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Life Health > Running Your Business > Selling

Fine Wine and Life Insurance

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What You Need to Know

  • Reputation matters.
  • Timing matters.
  • Expert advice can help.

Wine and insurance? Similar? You must be kidding me!

Although one is a liquid and the other is a product, there are several areas where they cross over. Knowing about them might provide an “Aha” moment for your prospect or client.

Let’s make a few assumptions about fine wine.

We are talking about the fines wines in the world.

This means red Bordeaux wines like Chateau Lafite Rothschild. Fine ports and champagnes. Lets not forget red Burgundies from France.

These are the wines that are produced in small quantities, then encounter worldwide demand. When properly stored, certain ones can live almost forever.

1. Reputation matters.

Plenty of wine is made to be consumed the day it was purchased. You find these on the supermarket or wine store shelves. They aren’t kept under lock and key. These brands advertise a lot.

Fine wines: Their reputation precedes them. They don’t do any advertising because the small supply is unable to meet overall demand.

Life insurance. The reputation and quality of the firm matters. You are buying something that won’t pay off in your lifetime. You want the company’s safety rating and reputation to be perfect.

2. It gets better over time.

Food comes with a sell-by date. You’ve discovered foods you’ve forgotten in the back of your refrigerator. You hesitate to touch them.

Fine wine: It’s made to improve over time. It’s a living liquid trapped in a bottle. It evolves. The tannins soften and the fruit becomes prominent.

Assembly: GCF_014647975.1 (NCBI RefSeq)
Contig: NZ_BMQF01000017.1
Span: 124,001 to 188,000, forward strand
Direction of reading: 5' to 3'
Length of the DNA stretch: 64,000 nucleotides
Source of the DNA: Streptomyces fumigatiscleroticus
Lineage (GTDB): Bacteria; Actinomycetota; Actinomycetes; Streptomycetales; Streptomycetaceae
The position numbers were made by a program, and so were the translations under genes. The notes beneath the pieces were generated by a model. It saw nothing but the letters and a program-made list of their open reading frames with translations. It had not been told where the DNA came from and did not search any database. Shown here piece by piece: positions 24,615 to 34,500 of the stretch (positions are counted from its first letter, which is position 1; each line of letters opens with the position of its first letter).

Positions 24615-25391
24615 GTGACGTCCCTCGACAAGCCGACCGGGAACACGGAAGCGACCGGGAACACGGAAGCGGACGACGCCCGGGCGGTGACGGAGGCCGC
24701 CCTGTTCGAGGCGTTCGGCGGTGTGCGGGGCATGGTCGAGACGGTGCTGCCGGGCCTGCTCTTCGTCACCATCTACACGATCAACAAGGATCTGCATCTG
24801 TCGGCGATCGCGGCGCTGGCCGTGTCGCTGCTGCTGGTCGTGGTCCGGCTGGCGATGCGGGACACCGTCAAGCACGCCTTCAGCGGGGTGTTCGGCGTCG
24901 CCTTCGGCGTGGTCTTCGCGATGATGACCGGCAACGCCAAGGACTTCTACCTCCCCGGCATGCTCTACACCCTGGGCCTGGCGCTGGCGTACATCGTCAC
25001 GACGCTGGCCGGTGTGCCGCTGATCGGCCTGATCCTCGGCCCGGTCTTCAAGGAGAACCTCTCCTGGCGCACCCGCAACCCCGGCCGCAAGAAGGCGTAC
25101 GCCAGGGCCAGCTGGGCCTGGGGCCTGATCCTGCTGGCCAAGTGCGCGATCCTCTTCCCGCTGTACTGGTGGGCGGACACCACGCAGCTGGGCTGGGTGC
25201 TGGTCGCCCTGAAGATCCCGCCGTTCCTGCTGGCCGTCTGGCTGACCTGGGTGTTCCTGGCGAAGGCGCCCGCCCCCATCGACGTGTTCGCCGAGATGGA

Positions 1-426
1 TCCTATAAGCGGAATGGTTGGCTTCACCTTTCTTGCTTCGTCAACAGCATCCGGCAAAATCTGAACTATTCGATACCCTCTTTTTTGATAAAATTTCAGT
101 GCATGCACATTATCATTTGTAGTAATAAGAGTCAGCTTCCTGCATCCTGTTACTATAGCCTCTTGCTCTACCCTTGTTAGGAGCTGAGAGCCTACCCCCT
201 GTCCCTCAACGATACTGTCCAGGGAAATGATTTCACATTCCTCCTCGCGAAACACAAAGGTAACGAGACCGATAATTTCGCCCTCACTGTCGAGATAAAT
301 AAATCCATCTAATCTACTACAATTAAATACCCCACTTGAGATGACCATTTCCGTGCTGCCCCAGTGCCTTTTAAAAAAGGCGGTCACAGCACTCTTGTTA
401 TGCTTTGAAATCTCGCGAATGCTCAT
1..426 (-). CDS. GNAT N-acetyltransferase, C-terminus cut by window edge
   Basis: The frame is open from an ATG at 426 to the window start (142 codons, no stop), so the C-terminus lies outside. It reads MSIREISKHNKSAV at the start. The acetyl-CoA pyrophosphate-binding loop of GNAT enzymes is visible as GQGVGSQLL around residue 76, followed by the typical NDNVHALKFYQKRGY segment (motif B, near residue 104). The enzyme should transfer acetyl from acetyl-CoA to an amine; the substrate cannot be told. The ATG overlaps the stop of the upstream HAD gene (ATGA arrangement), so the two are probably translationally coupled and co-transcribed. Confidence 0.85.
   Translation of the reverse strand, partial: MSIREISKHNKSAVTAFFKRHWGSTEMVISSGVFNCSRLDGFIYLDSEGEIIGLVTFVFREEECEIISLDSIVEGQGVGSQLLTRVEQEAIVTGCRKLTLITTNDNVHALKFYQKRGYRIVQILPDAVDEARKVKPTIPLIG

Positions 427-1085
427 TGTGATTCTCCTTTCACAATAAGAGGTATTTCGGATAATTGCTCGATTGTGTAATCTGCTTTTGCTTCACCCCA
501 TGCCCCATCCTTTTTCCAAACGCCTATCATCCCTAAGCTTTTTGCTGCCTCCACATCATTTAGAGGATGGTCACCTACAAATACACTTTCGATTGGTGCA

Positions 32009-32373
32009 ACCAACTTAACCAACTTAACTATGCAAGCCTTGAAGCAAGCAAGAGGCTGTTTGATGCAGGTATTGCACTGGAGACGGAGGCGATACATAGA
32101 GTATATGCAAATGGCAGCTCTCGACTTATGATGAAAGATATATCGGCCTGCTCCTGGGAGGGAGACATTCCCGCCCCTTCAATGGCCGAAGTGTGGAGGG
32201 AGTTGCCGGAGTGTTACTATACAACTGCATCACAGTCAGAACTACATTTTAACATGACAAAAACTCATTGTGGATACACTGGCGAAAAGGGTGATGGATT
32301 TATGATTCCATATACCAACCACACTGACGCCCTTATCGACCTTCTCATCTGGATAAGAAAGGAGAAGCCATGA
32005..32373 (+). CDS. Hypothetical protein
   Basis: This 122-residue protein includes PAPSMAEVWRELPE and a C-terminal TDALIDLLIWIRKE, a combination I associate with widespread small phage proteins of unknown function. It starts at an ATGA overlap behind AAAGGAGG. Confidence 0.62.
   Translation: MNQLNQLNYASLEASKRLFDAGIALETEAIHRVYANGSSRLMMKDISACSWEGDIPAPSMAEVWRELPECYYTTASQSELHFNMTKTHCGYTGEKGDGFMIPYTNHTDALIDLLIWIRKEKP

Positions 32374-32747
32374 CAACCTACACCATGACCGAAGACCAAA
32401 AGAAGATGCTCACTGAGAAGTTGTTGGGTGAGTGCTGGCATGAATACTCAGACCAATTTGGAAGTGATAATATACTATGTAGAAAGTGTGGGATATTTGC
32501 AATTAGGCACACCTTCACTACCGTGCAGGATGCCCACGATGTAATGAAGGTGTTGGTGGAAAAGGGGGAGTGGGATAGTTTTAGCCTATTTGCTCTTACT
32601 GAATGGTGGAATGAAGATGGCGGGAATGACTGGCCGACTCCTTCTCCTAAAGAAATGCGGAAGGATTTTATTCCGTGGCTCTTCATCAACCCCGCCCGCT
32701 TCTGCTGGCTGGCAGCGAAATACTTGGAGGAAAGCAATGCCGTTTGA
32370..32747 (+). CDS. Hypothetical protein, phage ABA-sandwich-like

Life insurance. Whole life insurance builds cash value over time. That point’s obvious.

3. It costs more the longer you wait.

You’ve probably discovered this yourself when you put off repairing your house or buying a piece of diamond jewelry.

Fine wine: 1982 was a great year for Red Bordeaux wines. The bottle that cost $60 upon release will probably cost you about $1,000 now.

Life insurance. This one’s obvious, too. The $500,000 policy purchased at age 25 will have lower premiums than the $ 500,000 policy purchased at age 55.

4. You might not be able to get it later.

You know all about scarcity. When something is gone, it’s all gone.

Fine wine. Chateau Petrus is a famous Red Bordeaux from the Pomerol region. They produce 30,000 bottles a year on average. That’s 2,500 cases. Decades later there’s none left, except in private collections.

Life insurance. You reach an age when you become uninsurable. It might be due to age of a medical condition.

5. Benefits can last a long time.

Wouldn’t it be great to own something that can still be enjoyed in a year? 10 years? 25 years?

Fine wine: Vintage port from Portugal is called fortified wine because of the small amount of liqueur added during production. It’s very long lived. The 1970’s are drinking nicely now.

Life insurance: Many clients convert their life insurance policies into annuities when they need income. These payments can continue for the rest of your life.

6. It provides a good feeling.

Don’t you love the feeling you get after enjoying a good meal or opening your brokerage statement after a month when the stock market went up?

Fine wine: It has a taste and variety of flavors that’s hard to describe. All you know is you like it and you have more bottles of the same stashed away.

Life insurance. Peace of mind has been a traditional value that life insurances gives the client.

7. Something your heirs will appreciate.

We all want to leave a legacy. Sometimes we leave more than one.

Fine wine: It’s unlikely you will drink all those bottles before you die. Your heirs will enjoy them.

Life insurance. Your beneficiaries enjoy the death benefit on your policy.

8. You need expert advice.

Cars are filled with computer chips now. If something went wrong, you wouldn’t attempt to fix it yourself. You would bring the car to the dealership.

Fine wine: Your wine store might have 55 different chardonnays, but the really rare White Burgundies are kept under lock and key. They are on allocation, meaning your wine store might only get a few bottles. They call and offer you one or two.

Life insurance. It’s a complicated product. Imagine if you bought a policy, paid premiums for years and suddenly the terms of coverage were changed! A good insurance agent knows what you want and helps you find the right product.

Wine and life insurance might seem as different as apples and oranges. There are similarities.

(Photo: Shutterstock)


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